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Carmarthenshire ‘heavenly’ commons at risk from wind turbine development  

Credit:  Welsh Country | www.welshcountry.co.uk ~~

The Open Spaces Society, the leading pressure-group for common land, has objected to two applications from RES UK & Ireland Ltd for wind turbines and associated works on common land in Carmarthenshire.

RES wants to erect 21 wind turbines, 15 of them on common land, with met masts, access tracks, hard-standing, highway widening and fencing. The commons are Mynydd Llanllwni Common and Mynydd Llanfihangel Rhos-y-Corn Common, two prominent hills roughly ten miles south west of Lampeter.

RES needs the consent of the Minister of Environment and Sustainable Development, both for works on common land and to exchange some of the common affected. This is in addition to planning permission, which has been refused by Carmarthenshire Council and against which RES has appealed.

Says Kate Ashbrook, General Secretary of the Open Spaces Society: ‘These commons are very special. They are in a quiet corner of Wales, and are immensely beautiful. Here people have rights to walk and ride, enjoying the fresh air and the views.

‘If the development were to go ahead, this would become an industrial site, and no one wants to walk or ride around a factory. The turbines would be an eyesore and would destroy the lovely views.

‘The development would tear the heart out of the common; the proposed exchange land is on the edge and is no substitute.’

Adds Kay Hamza, a farmer who runs a holiday-accommodation business on the north side of the mountain and is a member of the Open Spaces Society: ‘It would be sacrilege to destroy our common, which has existed for hundreds of years. It is so wild and wonderful up there.

‘Our holidaymakers often enthuse about the local landscape in the visitors’ book. One wrote recently: “If this isn’t heaven, what is?” It would be terrible to lose this bit of heaven.

‘Our visitors also say that they will not wish to return if the common is desecrated with turbines ― and that would be devastating to our fragile rural economy,’ says Kay.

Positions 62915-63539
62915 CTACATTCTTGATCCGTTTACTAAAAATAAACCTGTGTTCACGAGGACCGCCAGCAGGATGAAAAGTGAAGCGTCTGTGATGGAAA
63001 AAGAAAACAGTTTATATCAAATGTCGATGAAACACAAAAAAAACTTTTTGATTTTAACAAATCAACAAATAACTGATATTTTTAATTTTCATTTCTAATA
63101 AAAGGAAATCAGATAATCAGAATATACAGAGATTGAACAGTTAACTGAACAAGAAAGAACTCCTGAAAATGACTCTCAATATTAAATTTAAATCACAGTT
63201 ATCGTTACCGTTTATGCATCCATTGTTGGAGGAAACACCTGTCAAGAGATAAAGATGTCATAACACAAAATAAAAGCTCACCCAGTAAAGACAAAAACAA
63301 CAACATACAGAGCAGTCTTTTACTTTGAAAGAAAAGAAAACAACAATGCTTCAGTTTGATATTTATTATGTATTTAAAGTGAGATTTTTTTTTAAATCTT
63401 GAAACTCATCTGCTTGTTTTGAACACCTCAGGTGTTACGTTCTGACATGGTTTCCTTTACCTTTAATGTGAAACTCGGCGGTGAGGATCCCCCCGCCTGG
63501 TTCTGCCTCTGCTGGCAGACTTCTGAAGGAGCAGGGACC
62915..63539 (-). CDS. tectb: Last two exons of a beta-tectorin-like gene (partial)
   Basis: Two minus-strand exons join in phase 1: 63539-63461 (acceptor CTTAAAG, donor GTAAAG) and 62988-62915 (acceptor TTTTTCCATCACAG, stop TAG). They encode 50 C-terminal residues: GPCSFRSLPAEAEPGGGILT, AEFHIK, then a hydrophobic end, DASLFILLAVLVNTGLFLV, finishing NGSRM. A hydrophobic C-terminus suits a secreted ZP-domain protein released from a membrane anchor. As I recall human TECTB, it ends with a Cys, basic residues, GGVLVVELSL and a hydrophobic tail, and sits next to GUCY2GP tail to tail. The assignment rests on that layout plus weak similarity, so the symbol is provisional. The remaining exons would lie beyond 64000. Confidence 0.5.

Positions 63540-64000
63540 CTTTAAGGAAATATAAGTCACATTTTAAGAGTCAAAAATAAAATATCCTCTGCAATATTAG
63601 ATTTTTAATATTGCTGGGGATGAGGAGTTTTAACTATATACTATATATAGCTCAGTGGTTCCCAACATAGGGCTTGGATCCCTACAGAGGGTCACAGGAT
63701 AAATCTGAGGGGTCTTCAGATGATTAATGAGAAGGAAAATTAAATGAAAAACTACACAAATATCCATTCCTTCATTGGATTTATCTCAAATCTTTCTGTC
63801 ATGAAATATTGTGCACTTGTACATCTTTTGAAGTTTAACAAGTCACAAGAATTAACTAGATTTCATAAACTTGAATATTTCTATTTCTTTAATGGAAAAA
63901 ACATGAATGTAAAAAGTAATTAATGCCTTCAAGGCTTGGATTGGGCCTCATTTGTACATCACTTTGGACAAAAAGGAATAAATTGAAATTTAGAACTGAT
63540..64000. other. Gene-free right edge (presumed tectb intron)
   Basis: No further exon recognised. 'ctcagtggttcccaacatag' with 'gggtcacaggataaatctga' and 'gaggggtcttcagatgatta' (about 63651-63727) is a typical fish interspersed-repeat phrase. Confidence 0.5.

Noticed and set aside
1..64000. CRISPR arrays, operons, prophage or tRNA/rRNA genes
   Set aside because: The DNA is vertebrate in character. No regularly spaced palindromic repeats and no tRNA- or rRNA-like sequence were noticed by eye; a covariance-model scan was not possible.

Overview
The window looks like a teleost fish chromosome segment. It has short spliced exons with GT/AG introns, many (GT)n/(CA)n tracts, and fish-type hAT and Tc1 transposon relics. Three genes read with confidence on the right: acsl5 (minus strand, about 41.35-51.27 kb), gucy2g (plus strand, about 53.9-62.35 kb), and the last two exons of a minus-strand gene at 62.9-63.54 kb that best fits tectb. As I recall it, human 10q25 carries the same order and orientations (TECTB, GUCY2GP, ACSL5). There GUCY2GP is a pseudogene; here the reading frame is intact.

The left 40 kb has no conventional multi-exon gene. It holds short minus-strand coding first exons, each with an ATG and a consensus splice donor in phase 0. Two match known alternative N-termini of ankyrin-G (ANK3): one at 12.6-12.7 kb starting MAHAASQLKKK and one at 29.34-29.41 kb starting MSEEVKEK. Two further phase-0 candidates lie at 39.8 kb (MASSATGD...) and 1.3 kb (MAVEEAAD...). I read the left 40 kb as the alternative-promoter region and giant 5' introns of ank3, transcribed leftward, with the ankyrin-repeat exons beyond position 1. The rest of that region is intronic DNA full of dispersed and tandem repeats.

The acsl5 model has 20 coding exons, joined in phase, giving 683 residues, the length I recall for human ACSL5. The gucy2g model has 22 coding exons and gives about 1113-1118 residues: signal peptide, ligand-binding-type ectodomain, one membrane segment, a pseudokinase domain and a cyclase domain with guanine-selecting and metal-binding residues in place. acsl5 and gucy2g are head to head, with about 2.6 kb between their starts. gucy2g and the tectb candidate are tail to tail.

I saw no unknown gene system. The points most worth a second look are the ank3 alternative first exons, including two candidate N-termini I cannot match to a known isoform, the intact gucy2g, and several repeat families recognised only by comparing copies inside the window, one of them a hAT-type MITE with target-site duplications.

The Open Spaces Society was founded in 1865 and is Britain’s oldest national conservation body. It campaigns to protect common land, village greens, open spaces and public paths, and people’s right to enjoy them.

Common is land subject to rights of common, to graze animals or collect wood for instance, or waste land of the manor not subject to rights. There are approximately 175,000 hectares of common land in Wales. The public has the right to walk on all commons, and to ride on many of them (such as the commons mentioned here). Before any works can be constructed on common land the applicant must obtain the consent of the Minister for Environment and Sustainable Development (via the Planning Inspectorate) under section 38 of the Commons Act 2006, in addition to any planning permission. In the case of larger developments such as this one, the applicant is required to provide suitable land in exchange under section 16 of the Commons Act 2006, and to obtain consent for this from the minister too.

For more information, visit: www.oss.org.uk

Source:  Welsh Country | www.welshcountry.co.uk

This article is the work of the source indicated. Any opinions expressed in it are not necessarily those of National Wind Watch.

The copyright of this article resides with the author or publisher indicated. As part of its noncommercial effort to present the environmental, social, scientific, and economic issues of large-scale wind power development to a global audience seeking such information, National Wind Watch endeavors to observe “fair use” as provided for in section 107 of U.S. Copyright Law and similar “fair dealing” provisions of the copyright laws of other nations. Send requests to excerpt, general inquiries, and comments via e-mail.

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